|Publication number||US6970856 B1|
|Application number||US 09/550,878|
|Publication date||Nov 29, 2005|
|Filing date||Apr 17, 2000|
|Priority date||Dec 30, 1998|
|Also published as||CA2292931A1, CA2292931C, EP1022687A2, EP1022687A3, US6141654|
|Publication number||09550878, 550878, US 6970856 B1, US 6970856B1, US-B1-6970856, US6970856 B1, US6970856B1|
|Inventors||Richard W. Heiden, Steven M. Kaye, Jeffrey D. Pierce, Frederick W. Ryan, Jr.|
|Original Assignee||Pitney Bowes Inc.|
|Export Citation||BiBTeX, EndNote, RefMan|
|Patent Citations (29), Non-Patent Citations (2), Referenced by (8), Classifications (12), Legal Events (2)|
|External Links: USPTO, USPTO Assignment, Espacenet|
This application is a continuation of U.S. patent application Ser. No. 09/224,256 filed on Dec. 30, 1998 now U.S. Pat. No. 6,141,654, entitled POSTAGE PRINTING SYSTEM HAVING SUBSIDIZED PRINTING OF THIRD PARTY MESSAGES.
This invention relates generally to postage printing systems. More particularly, this invention is directed to a postage printing system including subsidies for printing of third party messages.
Postage printing systems are well known in the art. A typical postage meter (one example of a postage printing system) applies evidence of postage, commonly referred to as a postal indicia, to an envelope or other mailpiece and accounts for the value of the postage dispensed. As is well known, postage meters include an ascending register, that stores a running total of all postage dispensed by the meter, and a descending register, that holds the remaining amount of postage credited to the meter and that is reduced by the amount of postage dispensed during a transaction. The postage meter generally also includes a control sum register which provides a check upon the descending and ascending registers. The control sum register has a running account of the total funds being added into the meter. The control sum register must always correspond with the summed readings of the ascending and descending registers. The control sum register is the total amount of postage ever put into the machine and it is alterable only when adding funds to the meter. In this manner, by inspecting the various registers and securing them from tampering, the dispensing of postal funds may be accurately recorded, tracked and accounted for.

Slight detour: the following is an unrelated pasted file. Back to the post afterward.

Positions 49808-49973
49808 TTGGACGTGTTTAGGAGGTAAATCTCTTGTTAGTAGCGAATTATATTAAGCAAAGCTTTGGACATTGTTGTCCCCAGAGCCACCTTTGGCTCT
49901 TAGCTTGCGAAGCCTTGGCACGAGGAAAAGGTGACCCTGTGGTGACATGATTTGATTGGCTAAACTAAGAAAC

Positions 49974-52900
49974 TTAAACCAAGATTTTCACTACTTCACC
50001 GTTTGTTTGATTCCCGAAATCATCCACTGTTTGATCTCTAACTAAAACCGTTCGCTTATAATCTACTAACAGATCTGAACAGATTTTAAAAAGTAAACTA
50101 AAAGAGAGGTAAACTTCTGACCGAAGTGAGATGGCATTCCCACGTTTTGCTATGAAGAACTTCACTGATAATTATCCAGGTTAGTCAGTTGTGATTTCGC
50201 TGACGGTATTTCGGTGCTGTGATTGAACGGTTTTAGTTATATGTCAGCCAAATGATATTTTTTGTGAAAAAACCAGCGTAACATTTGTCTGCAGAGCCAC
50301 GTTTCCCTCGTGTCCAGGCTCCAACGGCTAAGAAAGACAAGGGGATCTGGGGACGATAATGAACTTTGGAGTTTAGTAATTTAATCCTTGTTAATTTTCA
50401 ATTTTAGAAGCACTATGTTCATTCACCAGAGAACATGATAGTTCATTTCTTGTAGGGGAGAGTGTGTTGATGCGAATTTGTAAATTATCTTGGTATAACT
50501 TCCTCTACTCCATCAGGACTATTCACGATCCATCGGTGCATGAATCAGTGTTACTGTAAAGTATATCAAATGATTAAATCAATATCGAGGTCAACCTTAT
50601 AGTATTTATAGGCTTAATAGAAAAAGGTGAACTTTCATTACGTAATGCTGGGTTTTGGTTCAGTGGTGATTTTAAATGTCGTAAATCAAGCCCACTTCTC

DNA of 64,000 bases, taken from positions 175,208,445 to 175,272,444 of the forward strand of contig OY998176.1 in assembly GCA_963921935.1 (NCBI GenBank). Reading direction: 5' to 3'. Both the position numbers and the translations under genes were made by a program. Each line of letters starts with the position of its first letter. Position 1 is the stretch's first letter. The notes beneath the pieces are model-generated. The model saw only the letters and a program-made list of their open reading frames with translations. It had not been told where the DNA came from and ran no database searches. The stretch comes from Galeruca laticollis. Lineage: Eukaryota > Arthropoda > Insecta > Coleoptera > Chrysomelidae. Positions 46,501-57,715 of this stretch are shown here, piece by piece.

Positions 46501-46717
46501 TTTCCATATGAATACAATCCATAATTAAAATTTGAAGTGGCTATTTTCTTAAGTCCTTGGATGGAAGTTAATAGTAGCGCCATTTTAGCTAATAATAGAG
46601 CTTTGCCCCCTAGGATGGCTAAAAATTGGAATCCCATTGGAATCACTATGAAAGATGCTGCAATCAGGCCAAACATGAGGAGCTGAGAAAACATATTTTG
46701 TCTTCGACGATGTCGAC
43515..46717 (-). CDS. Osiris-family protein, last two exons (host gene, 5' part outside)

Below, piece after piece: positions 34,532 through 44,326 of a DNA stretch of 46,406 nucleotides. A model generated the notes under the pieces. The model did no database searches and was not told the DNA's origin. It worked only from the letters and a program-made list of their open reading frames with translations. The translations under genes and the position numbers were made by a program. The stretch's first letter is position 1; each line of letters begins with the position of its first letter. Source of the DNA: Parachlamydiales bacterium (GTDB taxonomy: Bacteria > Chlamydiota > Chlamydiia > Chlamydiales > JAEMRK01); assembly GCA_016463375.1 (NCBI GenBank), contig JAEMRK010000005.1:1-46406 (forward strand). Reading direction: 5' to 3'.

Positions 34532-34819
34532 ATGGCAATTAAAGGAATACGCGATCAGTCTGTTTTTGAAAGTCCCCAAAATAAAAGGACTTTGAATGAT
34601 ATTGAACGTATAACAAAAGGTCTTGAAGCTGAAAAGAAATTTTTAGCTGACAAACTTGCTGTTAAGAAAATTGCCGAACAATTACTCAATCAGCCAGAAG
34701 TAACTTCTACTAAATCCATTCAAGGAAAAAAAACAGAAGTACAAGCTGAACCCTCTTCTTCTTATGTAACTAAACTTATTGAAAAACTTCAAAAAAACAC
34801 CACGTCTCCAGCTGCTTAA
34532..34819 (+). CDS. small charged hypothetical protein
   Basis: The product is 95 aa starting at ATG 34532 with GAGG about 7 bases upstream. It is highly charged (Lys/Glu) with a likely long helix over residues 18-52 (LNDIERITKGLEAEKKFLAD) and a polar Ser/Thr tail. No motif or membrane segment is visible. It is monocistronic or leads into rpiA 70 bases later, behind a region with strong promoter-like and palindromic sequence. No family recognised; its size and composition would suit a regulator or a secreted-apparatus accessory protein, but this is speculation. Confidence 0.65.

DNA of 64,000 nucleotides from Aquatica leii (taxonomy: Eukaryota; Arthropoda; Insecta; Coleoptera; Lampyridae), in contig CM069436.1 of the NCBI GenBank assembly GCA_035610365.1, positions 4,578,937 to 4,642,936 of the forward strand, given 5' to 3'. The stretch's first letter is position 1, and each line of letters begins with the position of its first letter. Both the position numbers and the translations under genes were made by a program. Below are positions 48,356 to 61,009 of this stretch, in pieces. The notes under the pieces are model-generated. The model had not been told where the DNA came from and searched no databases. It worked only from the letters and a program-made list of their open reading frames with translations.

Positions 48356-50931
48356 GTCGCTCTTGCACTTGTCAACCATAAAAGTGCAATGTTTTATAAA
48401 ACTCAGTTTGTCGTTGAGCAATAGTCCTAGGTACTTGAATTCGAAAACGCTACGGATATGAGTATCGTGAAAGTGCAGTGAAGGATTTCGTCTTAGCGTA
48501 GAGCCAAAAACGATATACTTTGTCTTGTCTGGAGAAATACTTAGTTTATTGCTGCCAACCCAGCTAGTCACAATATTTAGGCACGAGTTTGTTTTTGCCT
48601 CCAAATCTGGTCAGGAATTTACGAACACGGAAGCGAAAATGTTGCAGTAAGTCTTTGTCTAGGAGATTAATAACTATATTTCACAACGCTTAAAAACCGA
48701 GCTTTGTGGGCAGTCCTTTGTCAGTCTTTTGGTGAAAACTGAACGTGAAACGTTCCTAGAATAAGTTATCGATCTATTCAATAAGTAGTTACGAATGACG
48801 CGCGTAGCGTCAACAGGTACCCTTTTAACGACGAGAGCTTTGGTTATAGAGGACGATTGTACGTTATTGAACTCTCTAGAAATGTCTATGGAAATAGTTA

More recently, a postage printing system has been developed where the accounting structure described above is no longer resident with the user. Sometimes referred to as a “virtual postage meter”, these types of postage printing systems dispense postage electronically over suitable communication channels (LAN, WAN, telephone lines, Internet, etc.). The user maintains an account with a remotely located data center (maintained by an authorized postage meter manufacturer) and receives postage securely using appropriate electronic data interchange techniques. At a later time, the user is invoiced for the amount of postage dispensed and any other fees associated with maintaining the account with the data center. Oftentimes, a secret code or token is derived from information particular to the mailpiece (the indicated postage amount, date, recipient address information, etc.) and is incorporated or embedded into the postal indicia for later use by a postal authority in verifying the integrity of the postal indicia. Examples of such systems are described in U.S. Pat. No. 4,725,718 and U.S. Pat. No. 5,454,038.
It is also known to print selected messages (sometimes referred to as ad slogans although such messages are not restricted to advertisements) along with the postal indicia. Generally, the message bears no relation to the postal indicia. In traditional postage meters employing either rotary drum or flat bed printing technology, the message was printed along with the postal indicia by including an additional printing die representative of the message. These dies were typically costly to manufacture and distribute and cumbersome for the postage meter user to install. Examples of die based systems for printing messages are disclosed in U.S. Pat. No. 5,168,804 and U.S. Pat. No. 5,024,153. More recently, the postage meter industry has begun to incorporate digital (dot matrix) printing technology which obviates the need for dies as the digital printer may be supplied with suitable drive signals to effect printing of the message. Examples of digital printing technology based systems for printing messages are disclosed in U.S. Pat. No. 4,831,554 and U.S. Pat. No. 5,509,109.